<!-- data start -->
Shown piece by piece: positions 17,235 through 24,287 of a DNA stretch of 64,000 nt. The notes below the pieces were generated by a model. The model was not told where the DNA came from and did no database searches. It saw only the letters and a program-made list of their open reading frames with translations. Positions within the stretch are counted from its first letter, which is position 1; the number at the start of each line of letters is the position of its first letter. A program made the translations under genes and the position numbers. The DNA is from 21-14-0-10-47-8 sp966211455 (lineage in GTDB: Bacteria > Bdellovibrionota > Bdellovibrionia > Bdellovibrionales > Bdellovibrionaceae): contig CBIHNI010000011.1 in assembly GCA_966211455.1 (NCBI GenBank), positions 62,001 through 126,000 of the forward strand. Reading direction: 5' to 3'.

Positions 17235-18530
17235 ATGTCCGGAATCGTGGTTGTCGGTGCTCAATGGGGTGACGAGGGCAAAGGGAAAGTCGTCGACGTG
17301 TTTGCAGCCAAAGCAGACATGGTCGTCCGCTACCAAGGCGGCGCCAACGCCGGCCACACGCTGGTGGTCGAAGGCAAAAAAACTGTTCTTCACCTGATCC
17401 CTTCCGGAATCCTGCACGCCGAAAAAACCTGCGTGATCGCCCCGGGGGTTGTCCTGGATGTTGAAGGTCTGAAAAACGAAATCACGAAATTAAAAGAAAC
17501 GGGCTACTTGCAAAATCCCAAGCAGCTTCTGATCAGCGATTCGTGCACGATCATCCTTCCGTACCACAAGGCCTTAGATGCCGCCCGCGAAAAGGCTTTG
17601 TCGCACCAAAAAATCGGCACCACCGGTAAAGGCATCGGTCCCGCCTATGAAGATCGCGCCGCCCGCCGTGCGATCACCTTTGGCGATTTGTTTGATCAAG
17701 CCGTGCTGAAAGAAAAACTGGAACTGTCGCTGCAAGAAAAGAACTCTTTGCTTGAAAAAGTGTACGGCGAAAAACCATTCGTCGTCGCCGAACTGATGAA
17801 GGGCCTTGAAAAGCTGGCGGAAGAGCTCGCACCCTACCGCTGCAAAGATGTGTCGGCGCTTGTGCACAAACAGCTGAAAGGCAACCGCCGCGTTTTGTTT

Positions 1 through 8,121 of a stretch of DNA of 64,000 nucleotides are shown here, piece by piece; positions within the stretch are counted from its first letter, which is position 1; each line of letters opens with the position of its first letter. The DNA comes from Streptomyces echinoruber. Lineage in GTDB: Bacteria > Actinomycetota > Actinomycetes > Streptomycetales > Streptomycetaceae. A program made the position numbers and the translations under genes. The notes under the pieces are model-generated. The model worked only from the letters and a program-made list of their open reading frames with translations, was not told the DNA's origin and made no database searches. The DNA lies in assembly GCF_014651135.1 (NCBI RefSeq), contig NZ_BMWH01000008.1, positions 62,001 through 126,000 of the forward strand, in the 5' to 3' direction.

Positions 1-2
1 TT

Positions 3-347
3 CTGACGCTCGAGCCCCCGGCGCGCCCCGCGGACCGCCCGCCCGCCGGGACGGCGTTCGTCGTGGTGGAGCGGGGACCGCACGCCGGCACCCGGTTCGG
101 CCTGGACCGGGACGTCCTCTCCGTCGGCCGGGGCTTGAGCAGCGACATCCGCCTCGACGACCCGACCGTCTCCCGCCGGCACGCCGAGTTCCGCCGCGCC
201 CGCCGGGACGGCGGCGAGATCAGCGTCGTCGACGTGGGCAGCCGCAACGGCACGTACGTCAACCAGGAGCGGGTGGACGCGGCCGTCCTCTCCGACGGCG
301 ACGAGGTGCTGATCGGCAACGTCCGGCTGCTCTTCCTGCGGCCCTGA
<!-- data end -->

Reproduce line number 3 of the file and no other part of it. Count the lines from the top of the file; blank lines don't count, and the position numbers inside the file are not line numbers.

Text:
17235 ATGTCCGGAATCGTGGTTGTCGGTGCTCAATGGGGTGACGAGGGCAAAGGGAAAGTCGTCGACGTG